West Virginia's Heavy Rain Is a Blessing and Curse After Ohio Derailment

Heavy rainfall may prove advantageous for West Virginia as some of the toxic chemicals released from the train derailment in eastern Ohio are heading toward the Mountain State's waterways.

West Virginia Governor Jim Justice declared a State of Emergency Thursday as a severe weather system causing flooding and road closures makes its way across his state. The National Weather Service predicts the thunderstorms and heavy rainfall will likely continue into early Friday morning.

The rain system is providing some positives for the state, however, as the plume of butyl acrylate released after a Norfolk Southern train derailed in East Palestine, Ohio, is expected to reach Huntington, West Virginia, sometime on Friday, according to a report from The Cincinnati Enquirer, which cited officials at the Ohio Environmental Protection Agency (EPA).

Heavy rains
A car plods along on a flooded street. On Thursday, all counties in West Virginia were placed under a State of Emergency in response to a heavy rain system that is passing through the state. The downpours may also prove beneficial for the Mountain State, as some of the toxic chemicals from the Ohio train derailment are heading its way. Getty

In an update on Thursday covered by WTRF in Wheeling, West Virginia, officials said the "leading edge" of the plume was estimated to be near Point Pleasant, where the mouth of the Kanawha River meets the Ohio River.

"The influx of water from the Kanawha River should add at least 25 percent additional dilution, on top of the dilution added from the current rain event, which will be helpful as this moves downstream," said Scott Mandirola, deputy secretary of the West Virginia Department of Environmental Protection (WVDEP).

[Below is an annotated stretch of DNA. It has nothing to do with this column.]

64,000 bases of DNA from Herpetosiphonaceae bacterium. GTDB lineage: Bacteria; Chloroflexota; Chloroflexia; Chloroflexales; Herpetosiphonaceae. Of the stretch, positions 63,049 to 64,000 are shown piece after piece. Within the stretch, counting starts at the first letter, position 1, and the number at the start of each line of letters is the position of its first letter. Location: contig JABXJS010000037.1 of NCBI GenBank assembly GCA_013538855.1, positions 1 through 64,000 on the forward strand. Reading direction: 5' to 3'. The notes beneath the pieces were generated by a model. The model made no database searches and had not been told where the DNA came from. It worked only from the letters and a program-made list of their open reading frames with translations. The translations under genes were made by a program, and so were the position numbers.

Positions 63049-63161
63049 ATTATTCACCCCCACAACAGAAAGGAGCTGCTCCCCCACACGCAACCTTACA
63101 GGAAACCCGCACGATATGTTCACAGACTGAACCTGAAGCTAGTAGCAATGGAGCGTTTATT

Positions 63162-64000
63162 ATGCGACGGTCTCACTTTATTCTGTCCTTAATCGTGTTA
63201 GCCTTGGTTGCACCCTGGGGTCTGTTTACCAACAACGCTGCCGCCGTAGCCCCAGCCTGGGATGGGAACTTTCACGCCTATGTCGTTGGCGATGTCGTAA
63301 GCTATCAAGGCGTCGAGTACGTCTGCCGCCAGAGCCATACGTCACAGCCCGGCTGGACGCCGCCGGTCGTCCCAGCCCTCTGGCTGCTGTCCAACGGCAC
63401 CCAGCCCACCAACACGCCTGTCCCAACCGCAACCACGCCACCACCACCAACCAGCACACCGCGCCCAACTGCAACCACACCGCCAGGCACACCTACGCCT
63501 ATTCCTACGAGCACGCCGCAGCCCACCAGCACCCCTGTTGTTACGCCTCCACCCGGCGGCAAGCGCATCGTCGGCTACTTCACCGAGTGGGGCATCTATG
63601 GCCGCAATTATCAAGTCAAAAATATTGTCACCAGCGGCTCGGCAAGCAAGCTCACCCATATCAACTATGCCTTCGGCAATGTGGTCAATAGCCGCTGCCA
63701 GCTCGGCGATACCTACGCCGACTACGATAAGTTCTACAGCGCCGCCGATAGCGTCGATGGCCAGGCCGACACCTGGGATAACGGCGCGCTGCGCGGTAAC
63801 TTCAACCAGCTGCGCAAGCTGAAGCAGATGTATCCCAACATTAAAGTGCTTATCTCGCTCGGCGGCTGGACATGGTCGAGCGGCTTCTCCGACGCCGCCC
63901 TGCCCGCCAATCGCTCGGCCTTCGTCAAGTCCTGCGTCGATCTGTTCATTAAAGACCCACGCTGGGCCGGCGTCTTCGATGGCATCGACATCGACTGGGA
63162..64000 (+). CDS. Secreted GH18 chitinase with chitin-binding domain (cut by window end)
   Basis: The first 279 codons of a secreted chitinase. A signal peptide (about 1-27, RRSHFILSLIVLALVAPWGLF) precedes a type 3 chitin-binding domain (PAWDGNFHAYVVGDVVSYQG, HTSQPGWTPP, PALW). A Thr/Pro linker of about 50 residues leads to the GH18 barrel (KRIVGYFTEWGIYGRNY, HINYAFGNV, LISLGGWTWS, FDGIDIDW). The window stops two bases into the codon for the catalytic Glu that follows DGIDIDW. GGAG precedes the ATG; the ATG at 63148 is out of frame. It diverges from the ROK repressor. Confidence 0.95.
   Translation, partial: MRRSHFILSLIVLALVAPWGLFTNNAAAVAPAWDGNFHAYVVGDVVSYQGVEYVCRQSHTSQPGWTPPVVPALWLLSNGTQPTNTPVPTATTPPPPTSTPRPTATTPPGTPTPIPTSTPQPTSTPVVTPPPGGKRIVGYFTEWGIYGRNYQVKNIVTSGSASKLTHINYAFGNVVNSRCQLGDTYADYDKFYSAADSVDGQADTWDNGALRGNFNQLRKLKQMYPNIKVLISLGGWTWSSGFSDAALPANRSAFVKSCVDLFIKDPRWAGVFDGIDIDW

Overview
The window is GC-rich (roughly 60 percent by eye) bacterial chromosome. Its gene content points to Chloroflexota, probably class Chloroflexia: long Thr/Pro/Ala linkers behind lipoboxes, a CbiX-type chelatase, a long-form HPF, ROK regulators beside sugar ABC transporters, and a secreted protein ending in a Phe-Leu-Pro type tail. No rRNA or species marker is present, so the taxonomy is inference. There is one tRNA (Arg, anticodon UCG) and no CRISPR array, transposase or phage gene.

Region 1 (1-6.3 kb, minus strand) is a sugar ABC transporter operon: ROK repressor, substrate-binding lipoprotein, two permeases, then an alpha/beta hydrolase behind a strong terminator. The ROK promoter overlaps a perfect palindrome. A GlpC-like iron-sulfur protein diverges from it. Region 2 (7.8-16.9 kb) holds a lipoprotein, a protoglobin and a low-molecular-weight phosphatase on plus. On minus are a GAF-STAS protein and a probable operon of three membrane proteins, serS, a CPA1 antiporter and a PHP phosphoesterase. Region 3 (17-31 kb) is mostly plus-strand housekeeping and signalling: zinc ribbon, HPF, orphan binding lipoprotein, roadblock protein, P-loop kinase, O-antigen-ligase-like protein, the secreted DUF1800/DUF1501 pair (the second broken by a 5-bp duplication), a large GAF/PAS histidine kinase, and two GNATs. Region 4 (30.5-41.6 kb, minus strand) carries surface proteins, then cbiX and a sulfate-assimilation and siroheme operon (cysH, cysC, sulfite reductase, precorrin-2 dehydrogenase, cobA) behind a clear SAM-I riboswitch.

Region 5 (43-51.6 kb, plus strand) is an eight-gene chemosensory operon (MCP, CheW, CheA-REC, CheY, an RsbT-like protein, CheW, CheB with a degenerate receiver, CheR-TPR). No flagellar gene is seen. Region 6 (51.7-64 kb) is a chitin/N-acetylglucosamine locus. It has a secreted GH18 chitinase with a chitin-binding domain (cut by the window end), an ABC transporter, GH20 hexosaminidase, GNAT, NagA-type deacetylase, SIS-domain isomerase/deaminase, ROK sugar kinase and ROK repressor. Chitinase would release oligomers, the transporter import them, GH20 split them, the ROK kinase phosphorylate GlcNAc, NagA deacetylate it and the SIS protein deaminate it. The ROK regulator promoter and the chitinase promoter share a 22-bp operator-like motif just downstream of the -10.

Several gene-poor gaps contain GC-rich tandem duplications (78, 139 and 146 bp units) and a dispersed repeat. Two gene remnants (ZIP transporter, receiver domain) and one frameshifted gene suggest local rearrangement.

According to Mandirola's update, samples collected along the Ohio River on Wednesday by the WVDEP and partnering agencies detected at most 3 parts per billion of butyl acrylate, a chemical used to make products like paints and plastics. As the WVDEP officials state, that level is well below the 560 parts per billion threshold considered hazardous by the Centers for Disease Control and Prevention.

Officials also assured residents that chemical substances released from the train crash have not entered West Virginia's water supply at this time, and that there is no danger to residents' air quality.

According to Terry Fletcher, WVDEP communications officer, officials are much more worried about the severe weather endangering residents than the low levels of chemicals that are being detected.

"While the heavy rains will help to further dilute the plume of butyl acrylate, they have the potential to cause significant flooding in the area, which poses a higher risk to a greater number of West Virginians," Fletcher told Newsweek in a statement Thursday.

After a train transporting several hazardous materials derailed in eastern Ohio on February 3, officials chose to conduct a controlled release of the chemicals to avoid a potential explosion at the crash site. While the release may have prevented a larger disaster, officials and residents have expressed concern for the ecological systems surrounding the derailment.

West Virginia is around 20 miles south of the village of East Palestine.

The West Virginia Emergency Management Division announced on Tuesday that it had detected traces of butyl acylate in the Ohio River, and immediately recommended a pause on all water intake until further testing.

As of Wednesday, examination by the Ohio EPA found that the municipal water in East Palestine was safe to drink.

Update 2/16/23, 9:26 p.m. ET: This story has been updated with additional comment from the West Virginia Department of Environmental Protection.